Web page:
I understand that we should strive for perfection, but it would be good to know what we can get away with.

We haven’t done testing to determine the tolerance the machines will accommodate. It would be very difficult to make any such recommendations/specifications because of how many factors are at play (eccentric spacer adjustment, temperature, flexibility of joints as assembled, flexibility of supporting infrastructure, FarmBot weight, stepper driver tuning/power delivery, belt tension, cleanliness of the extrusions, exact FarmBot model, location along an axis, wind, etc).

Basically there are many factors that will work in the bot’s favor and many factors that will work against it. There is a limit to what the bot can do, and the key is getting a set of all the factors that sum up to something within the limit.

For example, 1 degree of slope might be fine for most Genesis bots in ideal other conditions to overcome. But what about 1 degree of slope + headwind + dirt on the tracks + the added weight of an XL gantry and tubing/wiring + eccentric spacers that are a little too tight? That 1 degree of slope might be too much. It’s tough to say without very exhaustive testing, and even then there will be nuances to each individual installation.

That all being said, my recommendation is that every FarmBot installer should strive to give their bot as much “distance” from the limit as possible because that will translate into greater reliability, especially when the bot is confronted with less controllable factors like dirt and temperature. Giving “distance” starts with well constructed supporting infrastructure. If poor track alignment eats into most of that distance from the onset, then everything else is going to have to be close to ideal for the bot to work reliably. If the tracks are well aligned, it affords the bot more wiggle room with other factors later down the line.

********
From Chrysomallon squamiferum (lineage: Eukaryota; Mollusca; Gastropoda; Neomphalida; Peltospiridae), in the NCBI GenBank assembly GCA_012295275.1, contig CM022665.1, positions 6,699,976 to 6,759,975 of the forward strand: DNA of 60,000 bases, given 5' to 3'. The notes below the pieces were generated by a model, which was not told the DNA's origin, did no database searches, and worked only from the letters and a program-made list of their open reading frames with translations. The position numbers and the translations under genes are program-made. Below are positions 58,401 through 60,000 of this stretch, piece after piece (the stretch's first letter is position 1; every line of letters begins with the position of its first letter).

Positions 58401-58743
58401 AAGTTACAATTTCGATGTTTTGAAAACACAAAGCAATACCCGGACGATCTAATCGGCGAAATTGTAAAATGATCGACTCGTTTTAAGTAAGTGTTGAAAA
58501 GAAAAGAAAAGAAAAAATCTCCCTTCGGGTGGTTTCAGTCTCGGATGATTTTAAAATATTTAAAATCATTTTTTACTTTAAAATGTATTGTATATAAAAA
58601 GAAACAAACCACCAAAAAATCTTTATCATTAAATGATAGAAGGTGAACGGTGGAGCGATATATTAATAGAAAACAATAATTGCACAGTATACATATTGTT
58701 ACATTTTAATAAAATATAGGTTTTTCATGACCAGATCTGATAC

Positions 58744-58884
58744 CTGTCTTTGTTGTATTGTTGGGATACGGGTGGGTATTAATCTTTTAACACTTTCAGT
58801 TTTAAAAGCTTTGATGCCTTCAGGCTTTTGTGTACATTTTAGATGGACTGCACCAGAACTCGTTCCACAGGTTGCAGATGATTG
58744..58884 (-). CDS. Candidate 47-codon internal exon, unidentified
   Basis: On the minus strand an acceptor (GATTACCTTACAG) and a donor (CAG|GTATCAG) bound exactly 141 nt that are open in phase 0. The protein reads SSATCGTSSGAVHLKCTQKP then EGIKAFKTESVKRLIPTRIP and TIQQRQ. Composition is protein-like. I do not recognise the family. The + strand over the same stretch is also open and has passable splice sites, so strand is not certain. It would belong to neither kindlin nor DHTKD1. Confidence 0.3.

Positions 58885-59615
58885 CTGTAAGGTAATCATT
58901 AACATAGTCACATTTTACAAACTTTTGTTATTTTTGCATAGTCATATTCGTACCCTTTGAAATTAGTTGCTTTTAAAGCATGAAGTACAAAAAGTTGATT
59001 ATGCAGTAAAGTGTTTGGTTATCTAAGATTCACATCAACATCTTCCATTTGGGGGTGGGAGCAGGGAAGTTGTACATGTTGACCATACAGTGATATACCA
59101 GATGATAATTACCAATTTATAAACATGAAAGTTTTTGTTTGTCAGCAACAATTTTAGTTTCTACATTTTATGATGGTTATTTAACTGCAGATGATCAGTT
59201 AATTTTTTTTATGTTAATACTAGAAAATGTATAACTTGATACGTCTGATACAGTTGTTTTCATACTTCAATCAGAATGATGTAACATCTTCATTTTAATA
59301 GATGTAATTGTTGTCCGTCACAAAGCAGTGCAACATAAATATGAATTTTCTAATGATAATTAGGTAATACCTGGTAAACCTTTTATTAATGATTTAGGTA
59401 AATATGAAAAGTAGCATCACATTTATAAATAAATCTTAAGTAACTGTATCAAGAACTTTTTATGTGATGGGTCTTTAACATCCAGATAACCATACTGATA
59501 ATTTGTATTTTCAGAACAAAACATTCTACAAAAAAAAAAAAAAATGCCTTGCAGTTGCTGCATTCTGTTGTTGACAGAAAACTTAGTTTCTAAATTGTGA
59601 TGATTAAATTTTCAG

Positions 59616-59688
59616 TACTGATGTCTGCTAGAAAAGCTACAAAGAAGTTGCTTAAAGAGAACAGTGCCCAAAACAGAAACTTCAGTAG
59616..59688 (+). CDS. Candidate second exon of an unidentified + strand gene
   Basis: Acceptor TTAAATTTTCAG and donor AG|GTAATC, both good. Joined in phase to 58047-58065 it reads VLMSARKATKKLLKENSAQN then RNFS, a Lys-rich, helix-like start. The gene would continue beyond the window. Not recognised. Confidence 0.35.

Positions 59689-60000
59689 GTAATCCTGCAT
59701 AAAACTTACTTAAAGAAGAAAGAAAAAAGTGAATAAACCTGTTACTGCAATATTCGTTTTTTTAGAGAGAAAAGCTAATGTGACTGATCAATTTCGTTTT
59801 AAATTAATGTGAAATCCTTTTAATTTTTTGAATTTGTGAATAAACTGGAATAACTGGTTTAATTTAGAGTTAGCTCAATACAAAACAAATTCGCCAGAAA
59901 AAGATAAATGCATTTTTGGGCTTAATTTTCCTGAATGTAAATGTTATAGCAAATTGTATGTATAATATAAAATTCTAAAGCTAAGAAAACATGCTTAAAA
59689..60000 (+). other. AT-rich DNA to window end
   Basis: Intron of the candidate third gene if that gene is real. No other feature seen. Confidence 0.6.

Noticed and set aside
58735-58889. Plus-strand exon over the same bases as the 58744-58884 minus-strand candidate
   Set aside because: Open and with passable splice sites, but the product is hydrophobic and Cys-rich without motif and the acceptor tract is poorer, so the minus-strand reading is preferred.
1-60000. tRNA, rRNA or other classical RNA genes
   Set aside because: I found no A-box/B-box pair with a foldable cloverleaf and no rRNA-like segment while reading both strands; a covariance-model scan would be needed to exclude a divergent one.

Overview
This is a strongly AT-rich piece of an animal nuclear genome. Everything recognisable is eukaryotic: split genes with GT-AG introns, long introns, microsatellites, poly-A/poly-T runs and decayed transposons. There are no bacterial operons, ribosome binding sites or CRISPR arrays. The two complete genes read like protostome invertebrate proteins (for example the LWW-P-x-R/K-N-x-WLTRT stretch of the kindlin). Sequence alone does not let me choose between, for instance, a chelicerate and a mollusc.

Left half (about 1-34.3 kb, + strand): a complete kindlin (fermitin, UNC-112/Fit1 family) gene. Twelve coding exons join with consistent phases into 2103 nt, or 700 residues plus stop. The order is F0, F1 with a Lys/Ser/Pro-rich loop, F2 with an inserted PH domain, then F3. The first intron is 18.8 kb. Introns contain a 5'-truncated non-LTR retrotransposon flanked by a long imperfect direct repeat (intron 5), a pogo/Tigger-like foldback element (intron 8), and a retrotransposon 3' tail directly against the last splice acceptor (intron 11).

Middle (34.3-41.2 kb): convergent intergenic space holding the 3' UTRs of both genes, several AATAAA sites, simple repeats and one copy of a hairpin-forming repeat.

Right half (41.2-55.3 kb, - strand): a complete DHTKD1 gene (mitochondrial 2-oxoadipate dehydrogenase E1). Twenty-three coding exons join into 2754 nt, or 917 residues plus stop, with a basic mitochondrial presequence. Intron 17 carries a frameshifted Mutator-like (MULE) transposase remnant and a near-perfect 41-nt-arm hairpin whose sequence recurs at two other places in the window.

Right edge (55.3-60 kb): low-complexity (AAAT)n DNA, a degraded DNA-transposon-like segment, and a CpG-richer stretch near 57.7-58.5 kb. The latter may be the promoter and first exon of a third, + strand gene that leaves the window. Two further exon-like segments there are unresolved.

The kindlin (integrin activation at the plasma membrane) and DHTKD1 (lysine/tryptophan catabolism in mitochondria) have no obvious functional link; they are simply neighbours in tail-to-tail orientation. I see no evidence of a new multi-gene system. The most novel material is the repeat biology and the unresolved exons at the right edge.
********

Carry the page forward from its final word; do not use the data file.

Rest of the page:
Hope that helps!

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Yes, this helps greatly. I really appreciate the time you took to give a very informative and well-formed answer.
I think this wraps up my question very well!
Thank you!

@Gabriel & @roryaronson
What is the “MAX” depth the Z-Axis can go down to?
The reason I ask is because we are going to add a 2"x4" frame to place on top of the raised bed in order to level the bed. We are low to the tune of 5" on one end.
Our thought is to add a frame of 2"x4" and elevate as needed in order to get the mounting for the brackets to level.
This could introduce as much as 9" of height above the edge of the box as it sits in its un-level state at this point. (5" for the MAX un-level-ness + 4" for the added 2"x4" frame)
If we raise the height and mount the rails to this frame structure, will FarmBot’s Z-Axis still be able reach the soil and do its things?

I am adding an excel sheet that I created to show how un-level our bed is.
All arrows point down (slope).
If this is within tolerance, we can just move to brackets…
Plot layout Level scratch.xlsx (12.8 KB)

Here is a pic:

My apologies for the very slow response on this one. Given those dimensions, your z-axis would most likely not reach the soil to properly put seeds in the ground. I recommend adding additional wood to fill any gaps between your 2"x4" frame and the original bed, and then fill the new bed+frame completely up with soil.